The “old brain” continues to exist underneath the “new brain” in humans, so “primitive” emotional contagion continues to serve human beings in much the same way as it always has. As opposed to cognitive contagion, emotional contagion allows you to “catch” other people’s emotions. Studies show that emotional contagion most often occurs at a significantly less conscious level. It is based on “old brain” automatic processes and physiological responses.

Cognitive Contagion

Cognitive contagion is different from emotional contagion in that shared cognitions are not transferred via mimicry. Instead, cognitive contagion is passed on through the behavioral and communication cues of others. It is caught through the process of sharing judgments, ideas and thoughts. It requires you to make an explicit set of cognitive inferences to “know” what the other person is feeling and thinking.

There is an increasing consensus among biologists that cognitive empathy arrived with the evolution of maternal care in mammals. A caregiver has to be in touch with young ones and understand when they are in danger or trouble. It is highly likely that parents who responded to their offspring’s needs out-reproduced those who were cold and distant.

A Combination of Signals

Rarely do we see a face or hear a voice in isolation; rather, we take in many signals at once, all of which help us to perceive a single emotional scene. The focus of recent research on emotional expression has been to understand how these multiple signals work together. Social scientists tend to think the process involves perceiving other people’s nonverbal displays as well as their emotional expressions and behavior. To understand ideas, words are key. But to understand feelings, face-to-face nonverbal cues are much more important.

Our definition of emotion, then, will stress the importance of all the elements of the emotional contagion “package” in shaping emotional experience and behavior. Cognitive processes plus cues from emotional contagion can provide immensely valuable insights into others’ thoughts and feelings.

Understanding Empathy: The Key to Your Connection with Others

Our exploration of the way emotional contagion works helps us to understand empathy. Empathy is one of the most important abilities that help people understand each other’s situation, feelings and emotions. Empathy is critical for building bridges between individuals. It allows us to understanding each other’s’ complex emotions, gain a diverse perspective and leverage relationships for collaboration and progress. Because empathy is one of the best indicators of the quality of your relationships, it is the key to your connection with others and creating harmonious relationships.

Why do we need empathy? With an increasingly polarized and divided world, we need empathy more than ever before. Too often we are talking at each other, unable to listen without judgment, and unable to “step into the other person’s shoes” in order to understand their feelings from their perspective. A world without empathy would become chaotic and uncivilized. We probably wouldn’t survive it.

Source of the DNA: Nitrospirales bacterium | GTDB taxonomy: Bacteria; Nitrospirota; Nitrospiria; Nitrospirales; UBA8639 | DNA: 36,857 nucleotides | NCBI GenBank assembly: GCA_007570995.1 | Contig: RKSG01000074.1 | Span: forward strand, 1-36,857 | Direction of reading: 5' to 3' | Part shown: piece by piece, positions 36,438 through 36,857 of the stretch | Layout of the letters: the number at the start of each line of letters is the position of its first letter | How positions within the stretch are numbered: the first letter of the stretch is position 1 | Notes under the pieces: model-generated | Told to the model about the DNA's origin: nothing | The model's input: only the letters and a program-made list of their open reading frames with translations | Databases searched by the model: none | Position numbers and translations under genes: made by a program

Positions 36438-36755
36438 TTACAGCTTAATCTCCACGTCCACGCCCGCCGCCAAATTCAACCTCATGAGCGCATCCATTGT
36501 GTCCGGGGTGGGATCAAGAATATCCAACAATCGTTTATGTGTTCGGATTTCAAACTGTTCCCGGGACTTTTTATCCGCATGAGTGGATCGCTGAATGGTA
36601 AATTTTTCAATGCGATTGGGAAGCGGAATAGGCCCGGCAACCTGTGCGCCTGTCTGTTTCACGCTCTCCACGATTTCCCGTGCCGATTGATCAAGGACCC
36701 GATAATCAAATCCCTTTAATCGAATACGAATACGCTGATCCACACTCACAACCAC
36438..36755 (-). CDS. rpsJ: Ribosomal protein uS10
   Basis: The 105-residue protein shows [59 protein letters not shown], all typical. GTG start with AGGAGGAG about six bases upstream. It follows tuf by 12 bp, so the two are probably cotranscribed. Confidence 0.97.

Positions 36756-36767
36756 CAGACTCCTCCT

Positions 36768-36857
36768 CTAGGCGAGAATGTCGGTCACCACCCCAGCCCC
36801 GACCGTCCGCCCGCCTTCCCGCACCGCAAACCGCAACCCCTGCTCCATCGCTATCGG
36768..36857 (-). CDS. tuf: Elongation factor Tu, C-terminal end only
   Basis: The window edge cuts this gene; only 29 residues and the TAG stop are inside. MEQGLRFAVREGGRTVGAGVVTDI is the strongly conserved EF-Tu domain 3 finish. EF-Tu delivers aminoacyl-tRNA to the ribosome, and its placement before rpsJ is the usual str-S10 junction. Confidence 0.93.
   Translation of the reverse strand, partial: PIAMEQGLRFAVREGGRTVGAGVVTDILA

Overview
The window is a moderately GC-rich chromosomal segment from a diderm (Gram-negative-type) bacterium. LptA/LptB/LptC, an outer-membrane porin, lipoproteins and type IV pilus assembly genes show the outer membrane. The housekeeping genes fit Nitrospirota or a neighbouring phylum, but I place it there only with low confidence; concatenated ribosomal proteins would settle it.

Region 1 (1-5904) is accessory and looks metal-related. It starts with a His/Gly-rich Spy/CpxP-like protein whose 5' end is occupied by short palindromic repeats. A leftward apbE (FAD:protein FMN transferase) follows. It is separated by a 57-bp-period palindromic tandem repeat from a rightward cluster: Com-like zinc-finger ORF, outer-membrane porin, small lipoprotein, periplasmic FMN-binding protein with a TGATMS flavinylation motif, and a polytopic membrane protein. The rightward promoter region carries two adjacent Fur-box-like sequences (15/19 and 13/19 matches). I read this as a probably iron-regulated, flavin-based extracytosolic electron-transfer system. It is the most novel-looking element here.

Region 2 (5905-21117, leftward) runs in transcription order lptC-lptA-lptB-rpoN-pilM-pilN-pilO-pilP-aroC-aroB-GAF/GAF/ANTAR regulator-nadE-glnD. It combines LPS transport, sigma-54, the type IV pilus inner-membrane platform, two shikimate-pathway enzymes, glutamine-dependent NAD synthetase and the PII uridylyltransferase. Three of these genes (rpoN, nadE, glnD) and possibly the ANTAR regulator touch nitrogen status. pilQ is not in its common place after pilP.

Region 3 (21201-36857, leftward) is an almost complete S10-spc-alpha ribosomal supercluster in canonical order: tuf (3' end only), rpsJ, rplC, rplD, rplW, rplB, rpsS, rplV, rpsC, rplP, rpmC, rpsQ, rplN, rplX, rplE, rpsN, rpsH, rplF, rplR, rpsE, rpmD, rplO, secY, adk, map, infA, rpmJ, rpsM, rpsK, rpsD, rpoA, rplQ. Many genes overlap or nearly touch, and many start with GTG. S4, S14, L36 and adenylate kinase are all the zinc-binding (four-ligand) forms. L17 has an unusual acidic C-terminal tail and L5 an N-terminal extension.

Steps Toward Harnessing the Power of Emotional Contagion

Our inquiry so far has identified three areas in which developing our skills will enable us to harness the power of emotional contagion, and use it as a tool to improve our lives and the lives of others.

  1. We can improve our ability to recognize, understand, express and manage our emotions, and also improve our awareness of how our emotions affect those around us. This is an important first step because the next two steps are dependent upon our capacity to feel and share emotions.
  2. We can work to improve our empathy skills.
  3. We can learn how to use emotional contagion in order to reduce our susceptibility to its negative impact. This can better help us spread positive emotions.

This series of articles on emotional contagion will continue with a discussion and practical tips for ways you can improve your skills in these three areas.

In the meantime you can begin by using these strategies:

  • Observe how you react to people. Take an honest, objective look at how you interact with other people. Notice how you may judge, stereotype, or otherwise put limitations on truly understanding who they are. Try to put yourself in their place. Be more open, receptive and accepting of their perspectives and needs.
  • Notice how you react to stressful situations. Do you become upset every time there’s a delay or something doesn’t happen the way you want? Do you blame others or become angry at them, even when it may not be their fault?
  • Think about how your actions will affect others – before you take those actions. Put yourself in their place. What impact might your decision have on them? How will they feel if you do this? Would you want that experience? If you must take the action, how can you help others deal with the effects?

How do you experience emotional contagion in your life?

Contributed by

Bob Avenson
Senior Faculty - Group Support

Friendship is when people know all about you but like you anyway.